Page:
You can’t experience a real summer in Washington without covering a few bases. First, you need to sweat all the way through your work clothes in the August humidity. Second, you need to head to Meridian Hill Park on at least one Sunday evening to hear the weekly African drum circle. Third, you need to walk around the Dupont Circle Farmers Market to experience the bounty of summer produce. Fourth, you need to pick up a wooden mallet and whack the bejeezus out of a freshly steamed blue crab leg—and eat whatever you find inside.
There may be a few things we forgot, but there really is no Delmarva summer experience as quintessential and satisfying as digging into your very own bucket of Chesapeake blue crabs. While perhaps it used to be that a meaty, blue pincer was hard to get without driving all the way out to a crab shack on the Chesapeake waterfront, there are enough authentic crab houses in the Metro area today to satisfy even the most stringent crab purists.
Corn, hushpuppies, coleslaw, a wedge of lemon, a pair of nutcrackers, and a large roll of butcher paper is all that friends and families need to experience this summer treat at its finest. And now is the last chance to enjoy these crustaceous hallmarks before the season winds to a close. Whether eating out or going down to the Wharf to pick up your catch alive and fresh, here are some choice places in and around town to get some quintessential Maryland blue crab and enjoy the end of summer the way everyone should.
Dancing Crab Restaurant
Wisconsin Ave., NW
Tony Cibel, a native Washingtonian, is kind of the seafood king of northwest Washington. He is responsible for Tony and Joe’s Seafood Place, Rockfish Raw Bar & Grille and Nick’s Riverside Grille, to name a few. The Dancing Crab, a Washington institution for over 20 years, is also within his seafaring domain. And it’s as authentic as a Maryland-style crab house comes. The restaurant only serves Chesapeake crabs when “the big ones are available”—and if they’re not, they ship their catch fresh from Louisiana, helping out the area’s recovering economy.
But as crabs go, The Dancing Crab is tops. It’s also a happening place, filled with regulars that have been coming since the place opened. They do karaoke on Saturday nights, trivia on Wednesdays, and Ladies’ Night specials every Friday. 4611 Wisconsin Ave., NW, 202.244.1882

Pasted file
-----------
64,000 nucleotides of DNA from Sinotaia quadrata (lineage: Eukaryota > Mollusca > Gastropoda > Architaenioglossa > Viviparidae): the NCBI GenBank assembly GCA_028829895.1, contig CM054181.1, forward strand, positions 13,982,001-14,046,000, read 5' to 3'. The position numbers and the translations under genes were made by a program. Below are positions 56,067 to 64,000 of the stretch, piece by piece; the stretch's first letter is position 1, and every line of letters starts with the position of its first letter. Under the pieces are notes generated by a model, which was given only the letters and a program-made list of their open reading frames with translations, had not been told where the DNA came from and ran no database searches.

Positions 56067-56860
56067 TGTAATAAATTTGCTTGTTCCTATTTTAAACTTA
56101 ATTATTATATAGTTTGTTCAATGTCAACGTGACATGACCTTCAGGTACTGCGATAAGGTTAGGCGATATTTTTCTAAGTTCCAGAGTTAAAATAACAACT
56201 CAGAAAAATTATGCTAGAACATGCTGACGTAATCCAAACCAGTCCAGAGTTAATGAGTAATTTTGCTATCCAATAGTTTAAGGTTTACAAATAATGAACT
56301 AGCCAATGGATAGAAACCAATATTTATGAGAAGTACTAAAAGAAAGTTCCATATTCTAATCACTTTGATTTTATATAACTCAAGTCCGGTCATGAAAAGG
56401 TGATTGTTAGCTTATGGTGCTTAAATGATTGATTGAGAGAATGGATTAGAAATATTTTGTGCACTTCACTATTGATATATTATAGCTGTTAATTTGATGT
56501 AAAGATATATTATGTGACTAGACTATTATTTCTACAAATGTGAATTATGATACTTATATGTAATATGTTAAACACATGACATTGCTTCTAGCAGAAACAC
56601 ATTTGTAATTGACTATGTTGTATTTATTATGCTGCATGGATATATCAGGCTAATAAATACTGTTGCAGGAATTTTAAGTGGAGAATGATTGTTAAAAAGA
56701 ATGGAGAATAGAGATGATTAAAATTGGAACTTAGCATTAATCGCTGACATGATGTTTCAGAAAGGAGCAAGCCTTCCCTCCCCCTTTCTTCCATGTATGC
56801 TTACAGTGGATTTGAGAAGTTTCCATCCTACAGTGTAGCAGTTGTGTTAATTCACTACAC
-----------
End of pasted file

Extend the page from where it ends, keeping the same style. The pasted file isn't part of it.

Maine Ave., SW
If you’re brave enough to cook crabs on your own, the Wharf on the southwest waterfront off Maine Avenue, is a wealth of fresh daily catch. You can get most fish that you’re looking for there, and in the summer months their specialties are shrimp and crab. The Maryland blue crabs this season are piled in monstrous twitching towers on beds of ice, fat and blue and beautiful. There’s no big secret to cooking them. Throw them in a big steamer with plenty of Old Bay – make sure there is vinegar in the water – and steam until they turn red.
Still, if you’re too impatient to cook them yourself, you can get them steamed from some of the vendors and eat them there on the spot. Either way, you won’t go wrong. 1100 Maine Ave., SW
Bethesda Crab House
Imagine your favorite dive bar. Now add picnic tables and mountains of steamed crabs and you’ve got the recipe for the Bethesda Crab House. A long-established institution in the area, the menu is short and sweet: crabs, crab cakes and crab legs. But they do them right. Their crab cakes are what will really get you coming back time and time again. As they’ll tell you at the cash register, it is nothing but heaps of crabmeat with a little mayonnaise to bind it together. This is the real deal.
There are no french fries at Bethesda Crab House, as the space is small and the fryer would take up too much room in the back. Plus the establishment believes that potatoes would just fill you up so you wouldn’t be able to eat as much crab—and who wants that? This is the perfect antidote for your crab cravings. And don’t forget to get an order of corn on the cob. 4958 Bethesda Ave., Bethesda, Md., 301.652.3382
Hidden among the high-rise apartment buildings not a mile from the Key Bridge, the Quarterdeck is easy to miss. Built into an old house, the interior atmosphere with its wooden plank siding and worn, beachy furniture, would lead you to believe you were somewhere on the Chesapeake Bay or in a low-key seafood shack in Virginia Beach. The patio is double the size of the indoor dining room and the buckets of crabs tumble out of the kitchen until the restaurant runs out.
As delivery status of the crabs are day-to-day, the restaurant encourages patrons to call at the beginning of the day to check for availability and make crab reservations for that evening — if you wait to walk in for dinner, there often won’t be any left by the time you show up. Quarterdeck Restaurant has a policy to serve steamed crabs only when local crabs are in season, so you know you’re getting the freshest catch every time you go. 1200 Fort Myer Dr., Arlington, Va., 703.528.2722
Ernie’s Crab House
Most quality seafood restaurants don’t do all-you-can-eat crabs, and most crab houses don’t usually dabble too much with the rest of the ocean’s bounty. Crabs have a trend of taking over the entire menu of most restaurants that specialize in them. At Ernie’s Crab House, you get the best of both worlds. On top of killer steamed crabs, their menu offers a wide selection of traditional East Coast-style seafood. Their oyster po’boy and crab cake sandwiches are fantastic.
And they serve up steamed crabs with the best of them. This is the place to go for those who want a little bit of everything the ocean has to offer. 1743 King Street, Alexandria, Va., 703.836.0046